Sensitivity of South American subtropical forests to precipitation variability at multiple time scales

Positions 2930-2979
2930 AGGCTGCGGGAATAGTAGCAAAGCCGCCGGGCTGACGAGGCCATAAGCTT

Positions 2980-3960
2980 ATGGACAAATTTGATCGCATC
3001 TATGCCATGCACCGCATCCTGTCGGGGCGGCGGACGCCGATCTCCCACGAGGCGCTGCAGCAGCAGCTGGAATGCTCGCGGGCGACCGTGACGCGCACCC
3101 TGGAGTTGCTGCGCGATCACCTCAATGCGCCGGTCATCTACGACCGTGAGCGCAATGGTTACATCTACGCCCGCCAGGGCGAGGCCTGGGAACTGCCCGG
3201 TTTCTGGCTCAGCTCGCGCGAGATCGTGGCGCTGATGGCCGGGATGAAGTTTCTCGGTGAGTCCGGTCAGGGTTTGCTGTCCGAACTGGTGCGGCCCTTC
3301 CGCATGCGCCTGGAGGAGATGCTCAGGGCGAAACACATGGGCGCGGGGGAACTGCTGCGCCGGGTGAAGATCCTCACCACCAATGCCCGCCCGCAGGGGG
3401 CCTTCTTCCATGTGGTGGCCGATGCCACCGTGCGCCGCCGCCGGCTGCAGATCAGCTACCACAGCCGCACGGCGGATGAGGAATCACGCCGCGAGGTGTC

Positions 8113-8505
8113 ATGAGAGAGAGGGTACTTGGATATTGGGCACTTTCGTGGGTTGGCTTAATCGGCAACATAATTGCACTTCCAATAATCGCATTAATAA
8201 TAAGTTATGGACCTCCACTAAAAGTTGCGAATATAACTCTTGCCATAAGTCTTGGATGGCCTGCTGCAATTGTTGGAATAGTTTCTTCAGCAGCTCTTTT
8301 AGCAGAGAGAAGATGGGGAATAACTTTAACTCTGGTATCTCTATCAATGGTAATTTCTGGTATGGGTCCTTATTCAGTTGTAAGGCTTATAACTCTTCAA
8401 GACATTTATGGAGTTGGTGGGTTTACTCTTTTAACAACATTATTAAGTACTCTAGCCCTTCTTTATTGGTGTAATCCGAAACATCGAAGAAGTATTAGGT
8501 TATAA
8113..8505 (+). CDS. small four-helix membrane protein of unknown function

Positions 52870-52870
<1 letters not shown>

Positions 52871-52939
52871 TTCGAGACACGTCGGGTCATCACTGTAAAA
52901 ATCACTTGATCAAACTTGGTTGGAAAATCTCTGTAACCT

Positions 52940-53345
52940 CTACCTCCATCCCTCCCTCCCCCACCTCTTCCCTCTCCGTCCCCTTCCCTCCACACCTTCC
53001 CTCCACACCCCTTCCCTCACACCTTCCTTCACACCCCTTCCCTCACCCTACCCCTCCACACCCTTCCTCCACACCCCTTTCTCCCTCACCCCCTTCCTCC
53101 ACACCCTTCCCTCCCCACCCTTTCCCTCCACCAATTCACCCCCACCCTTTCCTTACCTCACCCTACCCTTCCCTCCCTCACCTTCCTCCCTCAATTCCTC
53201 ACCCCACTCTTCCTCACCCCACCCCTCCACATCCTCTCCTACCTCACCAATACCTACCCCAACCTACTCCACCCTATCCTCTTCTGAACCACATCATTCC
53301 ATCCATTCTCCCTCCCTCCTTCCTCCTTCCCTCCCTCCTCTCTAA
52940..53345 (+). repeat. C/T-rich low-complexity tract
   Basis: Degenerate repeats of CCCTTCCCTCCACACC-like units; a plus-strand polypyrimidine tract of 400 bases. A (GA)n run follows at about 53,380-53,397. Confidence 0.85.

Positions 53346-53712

Results/Conclusions: Long-term precipitation trends played an important role for the productivity of humid subtropical forests in Uruguay, despite a lack of correlation between mean annual rainfall and net annual primary productivity. The sensitivity of subtropical forest NDVI to precipitation anomalies enhanced with increasing time scales, such that both riparian and upland forests were equally susceptible to long periods of water deficit and excess despite a relatively humid climate. Meanwhile, wooded savanna was most sensitive to medium time scale (3-9 months) precipitation variability and showed more rapid declines in productivity than forests over increasing number of dry months. The linear increase in greenness with increasing rainfall and declining drought risk found here may a potential precursor for the expansion of forests in the region, as predicted by future climate change models. While increasing forest productivity with increasing precipitation poses potential benefits for carbon sequestration and wildlife conservation in the South American Pampean region of the La Plata River Basin, this study emphasizes that climate variability is a key driver of ecosystem services provided by riparian and upland forests in a landscape undergoing rapid land-use change.